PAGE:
Thursday, September 27, 2007

Steve Smith's Fantasy World

Daily Pilot columnist Steve Smith apparently fancies himself nanny to us all. I've just finished reading and re-reading his most recent attempt at the enlightenment of the populace with his column entitled "Drake lacks faith in students", here, published September 25th. You can chalk it up to my steady march to geezerdom, but I'm having a tough time finding a point in all his verbiage.

I'm guessing the point of his piece was to let UC Irvine Chancellor Michael Drake off the hook for the way he botched the hiring of Erwin Chemerinsky as dean of the new UCI law school. If his point was, as he says in his first paragraph, " people can do dumb things", he should have stopped right there, because much of what followed was just plain tough to comprehend. For example, in his 7th paragraph he says, "What Michael Drake did was not bring ridicule to the school, or hire the right or wrong dean, he exposed himself as a weak manager, as a flip-flopper, so to speak." What?! Did he mean to say, "Michael Drake brought ridicule to the school by vacillating on his choice of a dean for the new law school, plus he exposed himself as a weak manager."? If so, why didn't he say it?


Further on,
referring to kids in college these days, he says, "The fact is that by the time they get to college, most kids already have their core beliefs established. By the time they get to college, these kids are either doing drugs or they are not. They are either drinking to excess on occasion or they are not." Really? While I'm sure that many kids go off to college fully grounded in those values we think will contribute to their success, many of them do not. Many arrive at a campus far from home with new-found freedom without a clue how to handle it. In fact, one recent high-profile case provides a perfect example.

That would be the case of Todd Marinovich, the "roboquarterback" so finely tuned, molded and controlled by his father that, once at USC, he didn't just fall off the deep end - he took a running start and leaped as far as he could! Once away from his parent's influence he left a trail of drug abuse and other crimes in his wake which cost him a very promising future in professional football. Those behaviors follow him to this day - twenty years after he left home for college - and keep his life in perpetual legal turmoil.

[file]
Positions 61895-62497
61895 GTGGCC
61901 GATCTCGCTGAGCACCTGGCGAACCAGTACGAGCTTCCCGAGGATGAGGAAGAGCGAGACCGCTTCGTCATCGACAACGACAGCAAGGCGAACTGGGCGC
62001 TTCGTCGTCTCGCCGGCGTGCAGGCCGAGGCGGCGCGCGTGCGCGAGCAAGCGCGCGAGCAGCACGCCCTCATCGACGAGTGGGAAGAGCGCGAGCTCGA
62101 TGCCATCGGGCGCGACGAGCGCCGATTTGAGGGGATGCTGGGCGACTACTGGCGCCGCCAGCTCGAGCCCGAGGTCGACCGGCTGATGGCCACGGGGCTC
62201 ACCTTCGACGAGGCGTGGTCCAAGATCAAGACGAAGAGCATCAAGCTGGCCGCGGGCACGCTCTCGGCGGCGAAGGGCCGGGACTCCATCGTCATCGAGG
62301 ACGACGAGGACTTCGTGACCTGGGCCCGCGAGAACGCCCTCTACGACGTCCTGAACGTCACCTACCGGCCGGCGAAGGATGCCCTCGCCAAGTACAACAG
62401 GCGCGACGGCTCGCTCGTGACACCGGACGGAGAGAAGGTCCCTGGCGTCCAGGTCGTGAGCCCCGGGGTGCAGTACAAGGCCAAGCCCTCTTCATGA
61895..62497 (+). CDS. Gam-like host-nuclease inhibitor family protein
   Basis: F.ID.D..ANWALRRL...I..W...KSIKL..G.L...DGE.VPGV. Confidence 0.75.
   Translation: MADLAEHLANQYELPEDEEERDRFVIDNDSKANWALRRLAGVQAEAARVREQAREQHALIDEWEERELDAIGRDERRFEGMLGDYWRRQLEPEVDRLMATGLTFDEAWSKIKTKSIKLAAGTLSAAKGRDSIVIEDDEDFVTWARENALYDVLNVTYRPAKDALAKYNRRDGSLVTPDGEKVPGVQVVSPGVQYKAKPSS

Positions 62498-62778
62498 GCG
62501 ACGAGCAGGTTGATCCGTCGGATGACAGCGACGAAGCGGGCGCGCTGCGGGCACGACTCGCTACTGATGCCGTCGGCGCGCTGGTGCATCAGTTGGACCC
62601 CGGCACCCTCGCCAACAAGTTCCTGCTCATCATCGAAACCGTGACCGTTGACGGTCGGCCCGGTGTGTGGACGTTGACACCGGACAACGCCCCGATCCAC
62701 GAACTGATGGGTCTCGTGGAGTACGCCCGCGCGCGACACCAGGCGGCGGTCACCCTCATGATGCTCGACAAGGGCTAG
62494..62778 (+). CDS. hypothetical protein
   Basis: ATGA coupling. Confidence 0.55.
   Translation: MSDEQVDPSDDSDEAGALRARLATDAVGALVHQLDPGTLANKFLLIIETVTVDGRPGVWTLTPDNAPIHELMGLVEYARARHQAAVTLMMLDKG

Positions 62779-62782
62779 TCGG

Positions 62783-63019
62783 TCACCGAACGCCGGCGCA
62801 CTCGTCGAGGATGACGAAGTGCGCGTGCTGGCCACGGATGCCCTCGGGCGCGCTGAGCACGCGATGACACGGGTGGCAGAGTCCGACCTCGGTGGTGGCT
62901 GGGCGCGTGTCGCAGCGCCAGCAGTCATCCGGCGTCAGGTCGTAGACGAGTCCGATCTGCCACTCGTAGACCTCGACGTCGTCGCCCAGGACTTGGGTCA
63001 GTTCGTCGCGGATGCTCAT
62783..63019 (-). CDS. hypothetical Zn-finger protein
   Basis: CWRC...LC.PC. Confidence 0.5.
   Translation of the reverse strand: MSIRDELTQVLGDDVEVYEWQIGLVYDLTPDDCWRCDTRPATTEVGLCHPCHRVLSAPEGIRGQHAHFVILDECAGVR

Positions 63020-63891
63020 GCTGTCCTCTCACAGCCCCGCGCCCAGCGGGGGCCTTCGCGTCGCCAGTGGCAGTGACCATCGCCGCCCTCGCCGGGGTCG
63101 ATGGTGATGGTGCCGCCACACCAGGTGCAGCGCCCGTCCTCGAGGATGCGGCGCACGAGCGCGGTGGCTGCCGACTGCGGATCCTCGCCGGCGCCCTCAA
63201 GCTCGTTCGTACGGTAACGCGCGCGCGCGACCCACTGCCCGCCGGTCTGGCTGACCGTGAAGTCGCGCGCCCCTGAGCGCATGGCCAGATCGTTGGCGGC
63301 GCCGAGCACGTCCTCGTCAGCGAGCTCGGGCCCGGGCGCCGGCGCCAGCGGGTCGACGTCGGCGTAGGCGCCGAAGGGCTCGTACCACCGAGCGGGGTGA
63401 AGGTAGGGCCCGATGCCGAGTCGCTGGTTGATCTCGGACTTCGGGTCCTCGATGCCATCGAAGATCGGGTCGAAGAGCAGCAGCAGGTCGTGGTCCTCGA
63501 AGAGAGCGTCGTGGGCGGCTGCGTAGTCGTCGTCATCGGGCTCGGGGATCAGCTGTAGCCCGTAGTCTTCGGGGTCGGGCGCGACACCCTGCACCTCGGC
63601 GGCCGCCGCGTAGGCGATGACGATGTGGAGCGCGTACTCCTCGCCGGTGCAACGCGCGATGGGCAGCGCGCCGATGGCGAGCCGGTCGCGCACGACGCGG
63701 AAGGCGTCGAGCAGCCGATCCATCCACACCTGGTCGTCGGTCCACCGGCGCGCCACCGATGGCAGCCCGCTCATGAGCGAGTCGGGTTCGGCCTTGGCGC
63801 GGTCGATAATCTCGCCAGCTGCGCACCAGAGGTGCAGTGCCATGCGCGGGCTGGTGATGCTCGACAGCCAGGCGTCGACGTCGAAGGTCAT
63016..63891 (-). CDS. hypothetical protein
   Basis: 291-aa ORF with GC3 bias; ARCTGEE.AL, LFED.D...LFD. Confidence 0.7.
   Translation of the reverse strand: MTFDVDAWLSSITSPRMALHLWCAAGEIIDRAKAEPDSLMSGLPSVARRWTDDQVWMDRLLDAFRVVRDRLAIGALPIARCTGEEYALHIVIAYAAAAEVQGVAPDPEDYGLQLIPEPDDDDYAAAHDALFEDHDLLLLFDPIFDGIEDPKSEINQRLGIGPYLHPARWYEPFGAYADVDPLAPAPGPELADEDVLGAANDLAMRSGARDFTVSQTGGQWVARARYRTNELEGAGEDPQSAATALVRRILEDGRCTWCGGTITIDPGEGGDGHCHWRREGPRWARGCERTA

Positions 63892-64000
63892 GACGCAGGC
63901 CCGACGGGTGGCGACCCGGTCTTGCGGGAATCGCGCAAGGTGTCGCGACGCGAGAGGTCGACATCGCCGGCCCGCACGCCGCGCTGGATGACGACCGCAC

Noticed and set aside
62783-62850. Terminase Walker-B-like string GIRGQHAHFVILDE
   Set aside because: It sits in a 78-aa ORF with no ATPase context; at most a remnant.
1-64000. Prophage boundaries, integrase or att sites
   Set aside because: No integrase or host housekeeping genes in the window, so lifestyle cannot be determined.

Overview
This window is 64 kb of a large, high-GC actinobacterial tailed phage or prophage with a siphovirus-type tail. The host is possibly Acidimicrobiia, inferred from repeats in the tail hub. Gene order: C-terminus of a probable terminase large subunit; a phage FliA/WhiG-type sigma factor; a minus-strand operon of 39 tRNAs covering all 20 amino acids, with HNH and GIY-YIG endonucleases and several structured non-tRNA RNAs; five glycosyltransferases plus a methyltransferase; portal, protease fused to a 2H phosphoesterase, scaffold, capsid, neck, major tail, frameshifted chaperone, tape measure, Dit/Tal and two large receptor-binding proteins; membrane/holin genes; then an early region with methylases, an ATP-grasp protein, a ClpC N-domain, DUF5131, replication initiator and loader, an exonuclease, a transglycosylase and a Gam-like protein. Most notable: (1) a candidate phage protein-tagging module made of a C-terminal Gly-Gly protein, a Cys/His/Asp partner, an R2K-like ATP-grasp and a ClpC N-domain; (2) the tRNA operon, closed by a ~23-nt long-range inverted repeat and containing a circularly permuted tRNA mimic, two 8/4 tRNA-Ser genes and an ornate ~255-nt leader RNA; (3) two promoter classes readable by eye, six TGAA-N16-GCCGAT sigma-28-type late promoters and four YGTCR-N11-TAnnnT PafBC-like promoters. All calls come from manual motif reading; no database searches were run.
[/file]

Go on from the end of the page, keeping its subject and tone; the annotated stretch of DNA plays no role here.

College is a time for growth, both academically and emotionally. It may also be a time of experimentation - a time to spread those wings and attempt to fly. Some kids use chemical enhancement to boost them to new "heights". Some kids are prepared for the college experience, others are not. I suspect there are many parents reading this today that would be shaken to the bone if they knew what their kids are actually up to during their college days.


Once again, the preachy Smith attempts to overlay his "pristine" life experience - the one without television, among other things - onto a real world situation. Once again, he fails to make his point. I frequently find myself wondering how his two kids, which he regularly mentions in his commentaries, are going to cope with the real world once they fly from his televisionless nest. How will they adapt to a world full of television-induced influences on their young psyches? Will they understand the language of their peers once at college, or will it be like studying in Russia? I think old Steve needs to lengthen the leash little. Kids raised under a perpetual umbrella will have no clue what to do when that first unexpected raindrop smacks them in the head.

In the meantime, I'm always grateful for small favors. In this case, it's only getting one dose of Smith per week.

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Anonymous Anonymous said...


As you know I tend to avoid Mr. Smith's columns. I hate being reminded about how awful a parent I am. So I can't really add to your discussion of his column.

I will say though that your post coincides with my just having read an article in today's Wall Street Journal (sorry I can't find a link at the moment) that classifies different types of helicopter parents and what level of influence they attempt to interject in their kids college experience. It was very enlightening.

As for parents being shocked at what their kids are doing, I would venture to say that some kids would be shocked at what their parent did at college!

9/27/2007 02:21:00 PM  
Blogger Flo Martin said...

As a UC Berkeley student in the 60s and currently as an instructor at both CSULB and Chapman University, I can safely say,

"Plus ça change, plus ça reste le même." The more things change..."

Mr. Smith's little darlings are going to go wild when they leave home. I know I certainly did.

9/29/2007 01:52:00 PM  
Anonymous Anonymous said...

I sure hope my son doesn't emulate me...not pretty!

10/04/2007 10:39:00 AM  

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